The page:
The one wildcard in all of this is Robert Griffin III. His stock has dipped due to his injury, and the uncertainty surrounding his status for next season. Will he be the Adrian Peterson of quarterbacks and have a season for the history books, where we look at his pre-season ADP and wonder why we let him slip so far? Kind of like we also did with Peyton last season. Or will he come back, with a neutered running style, wary of taking big hits? The closer we get to the season, the more his true ADP will come into focus, and it wouldn’t be a surprise to see him leapfrog his fellow quarterbacks, and become the 5th quarterback drafted, on average. That scenario would only add to the first round 2-QB pool.
If drafting QB1s and QB2s early isn’t your thing in 2-QB fantasy football leagues, a different draft strategy I saw while pouring over the data, was that of drafting three or four middle-of-the-road quarterbacks late, sometimes consecutively,
Here’s one example to illustrate such a draft strategy: Sam Bradford, Kevin Kolb, Brandon Weeden, and Mark Sanchez, were drafted one after the other, in the 6th, 7th, 8th and 9th rounds of one particular mock draft, and Bradford was the 20th quarterback drafted overall.
That might seem like a pretty unappealing group of quarterbacks, but the strategy is one worth considering. What strategy would that be? A quarterback streaming strategy, where you draft three or four quarterbacks, and play the best two each week based on match-ups. You can read all about that particular strategy, by the late round quarterback guru himself, JJ, right here.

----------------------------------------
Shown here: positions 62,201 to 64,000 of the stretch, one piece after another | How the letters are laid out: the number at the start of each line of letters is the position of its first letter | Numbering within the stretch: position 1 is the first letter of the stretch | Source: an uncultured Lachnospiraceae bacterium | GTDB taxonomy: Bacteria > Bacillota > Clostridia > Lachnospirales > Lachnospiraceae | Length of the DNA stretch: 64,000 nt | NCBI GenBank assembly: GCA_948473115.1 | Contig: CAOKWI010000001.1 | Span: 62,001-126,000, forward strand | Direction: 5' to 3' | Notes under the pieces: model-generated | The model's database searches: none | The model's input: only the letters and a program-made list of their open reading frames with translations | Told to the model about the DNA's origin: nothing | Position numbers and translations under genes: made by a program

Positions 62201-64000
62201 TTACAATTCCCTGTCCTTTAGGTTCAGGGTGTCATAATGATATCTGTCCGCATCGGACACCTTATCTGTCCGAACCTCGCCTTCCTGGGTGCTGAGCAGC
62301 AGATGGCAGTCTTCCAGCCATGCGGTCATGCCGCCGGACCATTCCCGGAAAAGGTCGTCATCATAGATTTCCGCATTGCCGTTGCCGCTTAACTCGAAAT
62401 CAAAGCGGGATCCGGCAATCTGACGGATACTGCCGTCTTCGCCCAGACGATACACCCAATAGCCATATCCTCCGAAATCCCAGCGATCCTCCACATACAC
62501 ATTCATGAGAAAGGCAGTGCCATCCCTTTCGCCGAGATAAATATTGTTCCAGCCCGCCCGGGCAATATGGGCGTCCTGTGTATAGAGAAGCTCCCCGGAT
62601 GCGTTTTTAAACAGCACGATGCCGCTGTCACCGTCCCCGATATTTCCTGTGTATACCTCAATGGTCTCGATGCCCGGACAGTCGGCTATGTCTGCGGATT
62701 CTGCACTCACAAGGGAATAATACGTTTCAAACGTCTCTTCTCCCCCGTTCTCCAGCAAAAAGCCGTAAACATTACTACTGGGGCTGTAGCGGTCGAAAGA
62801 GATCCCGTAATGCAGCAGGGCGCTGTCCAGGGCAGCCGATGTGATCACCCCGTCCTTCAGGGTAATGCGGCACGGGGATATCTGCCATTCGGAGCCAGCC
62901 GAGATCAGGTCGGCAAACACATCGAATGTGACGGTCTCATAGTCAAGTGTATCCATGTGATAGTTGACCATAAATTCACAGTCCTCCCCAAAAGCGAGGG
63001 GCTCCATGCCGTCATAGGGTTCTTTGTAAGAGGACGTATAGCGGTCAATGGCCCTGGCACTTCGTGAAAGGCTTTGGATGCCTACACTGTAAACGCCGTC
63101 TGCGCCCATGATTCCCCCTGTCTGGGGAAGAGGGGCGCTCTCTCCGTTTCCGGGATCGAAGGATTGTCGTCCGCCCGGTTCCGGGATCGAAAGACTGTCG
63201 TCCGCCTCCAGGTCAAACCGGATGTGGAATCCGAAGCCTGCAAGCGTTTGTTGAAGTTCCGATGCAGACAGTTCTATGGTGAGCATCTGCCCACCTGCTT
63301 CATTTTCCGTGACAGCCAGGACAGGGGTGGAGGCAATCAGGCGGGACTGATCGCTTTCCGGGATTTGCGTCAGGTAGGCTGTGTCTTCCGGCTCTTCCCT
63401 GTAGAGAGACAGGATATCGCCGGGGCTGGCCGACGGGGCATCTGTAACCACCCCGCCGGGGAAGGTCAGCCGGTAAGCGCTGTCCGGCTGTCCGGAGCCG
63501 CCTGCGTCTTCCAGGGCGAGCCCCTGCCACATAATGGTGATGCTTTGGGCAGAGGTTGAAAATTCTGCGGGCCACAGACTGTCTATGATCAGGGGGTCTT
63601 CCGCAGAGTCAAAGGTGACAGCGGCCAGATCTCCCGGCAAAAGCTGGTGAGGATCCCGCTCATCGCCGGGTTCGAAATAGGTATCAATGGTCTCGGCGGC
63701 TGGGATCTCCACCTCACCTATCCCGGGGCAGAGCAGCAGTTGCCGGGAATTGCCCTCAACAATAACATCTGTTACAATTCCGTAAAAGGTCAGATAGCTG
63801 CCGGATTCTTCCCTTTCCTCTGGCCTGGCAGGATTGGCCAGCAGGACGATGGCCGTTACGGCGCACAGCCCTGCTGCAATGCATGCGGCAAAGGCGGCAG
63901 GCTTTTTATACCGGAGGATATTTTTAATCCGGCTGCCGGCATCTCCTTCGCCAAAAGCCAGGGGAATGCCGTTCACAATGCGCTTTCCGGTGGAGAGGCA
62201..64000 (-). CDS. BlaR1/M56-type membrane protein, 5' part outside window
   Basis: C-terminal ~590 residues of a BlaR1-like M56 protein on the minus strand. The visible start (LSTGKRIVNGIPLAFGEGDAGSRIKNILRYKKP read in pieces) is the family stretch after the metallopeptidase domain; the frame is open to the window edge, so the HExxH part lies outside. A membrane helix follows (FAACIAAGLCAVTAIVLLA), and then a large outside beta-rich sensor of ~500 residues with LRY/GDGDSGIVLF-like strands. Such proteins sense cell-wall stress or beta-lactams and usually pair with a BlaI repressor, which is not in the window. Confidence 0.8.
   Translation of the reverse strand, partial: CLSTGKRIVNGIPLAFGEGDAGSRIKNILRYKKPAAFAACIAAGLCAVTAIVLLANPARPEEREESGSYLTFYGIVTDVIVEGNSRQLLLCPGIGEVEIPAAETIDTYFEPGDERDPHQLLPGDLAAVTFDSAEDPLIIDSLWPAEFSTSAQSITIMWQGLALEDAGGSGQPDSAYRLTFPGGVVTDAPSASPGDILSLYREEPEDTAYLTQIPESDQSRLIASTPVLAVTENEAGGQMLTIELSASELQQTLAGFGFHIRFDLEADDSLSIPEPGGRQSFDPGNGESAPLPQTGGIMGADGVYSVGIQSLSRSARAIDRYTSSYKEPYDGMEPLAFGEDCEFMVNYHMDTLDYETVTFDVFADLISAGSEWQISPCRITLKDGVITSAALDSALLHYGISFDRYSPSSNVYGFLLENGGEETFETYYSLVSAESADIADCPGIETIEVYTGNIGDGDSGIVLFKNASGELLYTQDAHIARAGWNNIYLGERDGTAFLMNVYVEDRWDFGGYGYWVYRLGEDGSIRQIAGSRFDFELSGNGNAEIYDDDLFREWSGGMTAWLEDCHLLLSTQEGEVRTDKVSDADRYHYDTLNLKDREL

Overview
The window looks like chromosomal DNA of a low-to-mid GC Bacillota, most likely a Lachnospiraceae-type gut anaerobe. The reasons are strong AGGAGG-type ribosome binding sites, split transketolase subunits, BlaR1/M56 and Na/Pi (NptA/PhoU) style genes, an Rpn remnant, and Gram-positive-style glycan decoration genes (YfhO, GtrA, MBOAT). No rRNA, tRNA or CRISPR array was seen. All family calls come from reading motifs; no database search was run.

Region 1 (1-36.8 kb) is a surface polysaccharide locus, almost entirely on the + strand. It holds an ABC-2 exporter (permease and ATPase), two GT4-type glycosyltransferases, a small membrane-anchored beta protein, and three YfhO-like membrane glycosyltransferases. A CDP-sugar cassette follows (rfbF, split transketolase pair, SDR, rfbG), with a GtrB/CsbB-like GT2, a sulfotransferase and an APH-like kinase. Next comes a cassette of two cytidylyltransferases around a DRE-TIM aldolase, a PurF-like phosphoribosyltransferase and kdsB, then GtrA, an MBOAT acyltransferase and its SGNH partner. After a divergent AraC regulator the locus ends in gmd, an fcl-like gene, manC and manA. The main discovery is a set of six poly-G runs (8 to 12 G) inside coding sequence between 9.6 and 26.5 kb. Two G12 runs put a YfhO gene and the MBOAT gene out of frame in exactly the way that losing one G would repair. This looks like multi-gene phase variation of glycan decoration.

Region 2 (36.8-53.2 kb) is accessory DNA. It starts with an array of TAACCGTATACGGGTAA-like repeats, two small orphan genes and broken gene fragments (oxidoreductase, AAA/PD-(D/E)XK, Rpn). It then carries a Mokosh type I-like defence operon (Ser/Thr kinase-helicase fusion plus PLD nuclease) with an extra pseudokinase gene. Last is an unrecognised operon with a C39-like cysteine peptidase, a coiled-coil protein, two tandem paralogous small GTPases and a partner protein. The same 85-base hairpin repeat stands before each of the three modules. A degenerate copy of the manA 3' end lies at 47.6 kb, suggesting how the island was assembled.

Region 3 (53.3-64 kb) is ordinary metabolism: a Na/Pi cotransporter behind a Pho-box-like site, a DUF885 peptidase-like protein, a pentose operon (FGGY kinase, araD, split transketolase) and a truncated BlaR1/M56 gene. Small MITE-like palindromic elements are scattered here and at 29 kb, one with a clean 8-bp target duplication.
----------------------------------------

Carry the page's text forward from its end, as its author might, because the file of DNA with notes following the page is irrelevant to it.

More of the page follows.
One word of caution I have with QB-streaming in 2-QB leagues is that it’s a lot easier to stream if you’re drafting in a 10-team league, or a standard scoring league. A 12-team league that awards 6 points for passing touchdowns might not be the best league to stream your quarterbacks in, as the quarterback position is more valued, and you might not be left with the greatest of streaming options, if you were to wait to long. Based on the 2-QB ADP, and how quarterbacks were being drafted, the Ryan Tannehill/Josh Freeman range would be where you would want to start looking for your quarterbacks, and a trio of, say, Tannehill/Bradford/Alex Smith, could be one way to go.